Article Courtesy of The St.
By Susan Taylor Martin
Published May 16, 2010
To most people, Brittany's Place in Largo looked no
different than the hundreds of other blandly attractive apartment
complexes built in Florida in the 1970s and '80s.
To four Miami men, it looked like gold.
As the condominium boom neared a frenzied peak in
2005, they hit on a plan: buy the 96-unit complex, spend a few thousand
dollars per apartment on showy upgrades, then sell the units as condos at
a tidy profit. It seemed like a fine idea, one that had enraptured
developers all over the state.
Now, five years later, buyers like Peggy Bodine have
discovered just how wrong a condo conversion can go.
|So many units are in
foreclosure that Bodine is one of the few owners still
paying maintenance fees. There is no money in the budget
to repaint the outside walls, to repair the cracked pool
deck, to pay the insurance premium due this month. The
clubhouse has been stripped of most of its furnishings.
Worst of all, Bodine says,
"they dumped the association on us.''
On April 30, the developers washed
their hands of Brittany's Place. They transferred control
to a condo association board made up of owners like Bodine,
a math teacher who acknowledges she knows little about
condo law or the duties of a condo board.
Peggy Bodine sits at a hot tub turned into a planter. The
condos budget shows reserves of less than $200.
she does know is that the burden of maintaining Brittany's Place is falling
on her and a few other owners.
"We're going to have a special assessment because
there's no money for anything,'' Bodine says. "If there's only 12
people who are paying their association dues that means 12 units will be
assessed for 96 units. The special assessment is going to be so excessive
that the 12 of us will end up losing our units and we haven't done anything
Developers converting apartments to condos must file
detailed reports with the state on the age of the buildings, their condition
and the costs to replace areas that the condo association is responsible
for, such as plumbing, roofing and air conditioning.
"Usually the problem we have with conversions are
where people have purchased a condo only to find out the roof wasn't in very
good shape,'' says Michael Cochran, director of the state's Division of
Florida Condominiums, Time Shares and Mobile Homes.
Brittany's Place, off Ulmerton Road, was nearly 20
years old in January 2006 when its Canadian owners sold it for $7.95 million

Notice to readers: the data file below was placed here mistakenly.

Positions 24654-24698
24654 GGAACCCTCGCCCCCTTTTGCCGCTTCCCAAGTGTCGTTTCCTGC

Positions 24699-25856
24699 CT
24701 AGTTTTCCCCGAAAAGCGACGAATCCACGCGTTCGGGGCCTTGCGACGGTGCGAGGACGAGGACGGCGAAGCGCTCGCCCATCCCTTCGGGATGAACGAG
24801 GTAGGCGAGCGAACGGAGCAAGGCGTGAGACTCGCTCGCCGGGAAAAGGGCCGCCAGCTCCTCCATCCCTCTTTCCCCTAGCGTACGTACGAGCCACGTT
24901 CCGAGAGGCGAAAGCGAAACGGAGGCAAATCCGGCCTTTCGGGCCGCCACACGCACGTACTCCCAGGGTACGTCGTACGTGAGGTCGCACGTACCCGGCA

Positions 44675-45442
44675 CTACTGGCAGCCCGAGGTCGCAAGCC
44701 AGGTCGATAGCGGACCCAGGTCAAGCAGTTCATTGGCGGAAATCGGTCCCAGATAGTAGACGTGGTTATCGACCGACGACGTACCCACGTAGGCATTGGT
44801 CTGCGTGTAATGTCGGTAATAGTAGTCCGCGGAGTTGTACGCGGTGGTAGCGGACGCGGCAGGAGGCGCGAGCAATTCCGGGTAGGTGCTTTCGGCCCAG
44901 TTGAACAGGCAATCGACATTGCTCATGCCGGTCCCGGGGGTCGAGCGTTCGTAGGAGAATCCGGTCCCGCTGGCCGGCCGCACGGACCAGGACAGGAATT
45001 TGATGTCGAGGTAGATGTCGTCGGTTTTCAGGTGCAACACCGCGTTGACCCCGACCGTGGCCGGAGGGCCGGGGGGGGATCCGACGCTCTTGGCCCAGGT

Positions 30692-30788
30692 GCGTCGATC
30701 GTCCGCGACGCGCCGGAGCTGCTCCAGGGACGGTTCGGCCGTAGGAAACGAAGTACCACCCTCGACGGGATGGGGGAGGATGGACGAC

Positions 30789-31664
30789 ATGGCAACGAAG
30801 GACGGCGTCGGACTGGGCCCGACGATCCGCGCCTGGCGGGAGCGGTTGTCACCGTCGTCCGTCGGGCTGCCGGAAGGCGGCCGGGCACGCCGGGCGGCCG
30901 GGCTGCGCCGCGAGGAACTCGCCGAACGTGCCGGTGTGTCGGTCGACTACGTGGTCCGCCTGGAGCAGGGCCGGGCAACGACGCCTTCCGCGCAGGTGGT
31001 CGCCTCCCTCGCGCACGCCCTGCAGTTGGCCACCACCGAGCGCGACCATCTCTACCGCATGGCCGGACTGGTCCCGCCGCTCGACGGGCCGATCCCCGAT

about $83,000 per unit to Joel Campo and his partners.
After submitting the required paperwork to the state,
the developers upgraded the units with granite countertops, new cabinets,
stainless steel appliances and Italianate lavatories. In September 2006, the
Brittany's Place Condominiums went on sale at prices ranging from about
$122,000 to about $185,000.
Records show that many of the buyers were from Miami,
and several were related to the developers. Few, if any, ever occupied the
units they bought.
By 2008, Florida's condo market was in free fall. The
developers were stuck with almost a fourth of the units while others were
sliding toward foreclosure.
By last summer prices had dropped low enough but
the complex still looked good enough that Bodine bought a two-bedroom
unit for $63,000.
"The price was good and it had a really nice
kitchen update,'' she says. "I had my Realtor check it out there
was $50,000 in reserves (in the condo budget) at that time so I went ahead
and moved in."
Bodine's first hint of trouble came a few months later
when she got a notice that Pinellas County was going to shut off water to
the complex because the bill hadn't been paid.
Last winter, when Bodine's mortgage company asked for
a copy of the complex's hazard insurance, she was stunned to learn it had
expired in November "while it was still hurricane season!'' she
Bodine said she confronted Campo, the lead developer,
last month as she watched men carting off refrigerators, stoves and office
furniture. She says Campo assured her that he would pay thousands of dollars
in delinquent fees for the developer-owned condos. He also promised to
attend the April 30 meeting of the condo association board.
Instead, Campo sent his lawyer, who "got really
huffy,'' Bodine says, and pressured her and others into signing documents
transferring control of the complex to a board made up of a few
inexperienced condo owners.
"There's a mechanic, a retired postal worker, a
teacher and none of us know anything about any legalities,'' Bodine says.
"But I figure it's better being on the board to kind of know what's
going on than not knowing anything at all.''
Bodine got a copy of the budget from the property
management company hired by the developers. The budget showed that
Brittany's Place has $162 in reserves and anticipated expenses this year of
The company also turned over partial records, showing
that many owners are late on their maintenance fees, one by 867 days. Though
at least 33 of the 96 units have gone into foreclosure, lenders aren't
responsible for the fees until they take title to the property.
"In Building 3, two of the 16 are paying,''
Bodine says, unfurling a hand-drawn diagram on which she has marked the
owner, payment and occupancy status of each unit. "In Building 5, two
out 12 are paying and three are stripped (of appliances). In Building 4, one
of 12 is paying and occupied.''
The St. Petersburg Times was unable to contact
Campo, his attorney or any of his partners.
Bodine filed a complaint with the state, alleging that
the developers misrepresented the complex's financial condition. Officials
say they are investigating.
As for Bodine, "I'm freaking out.''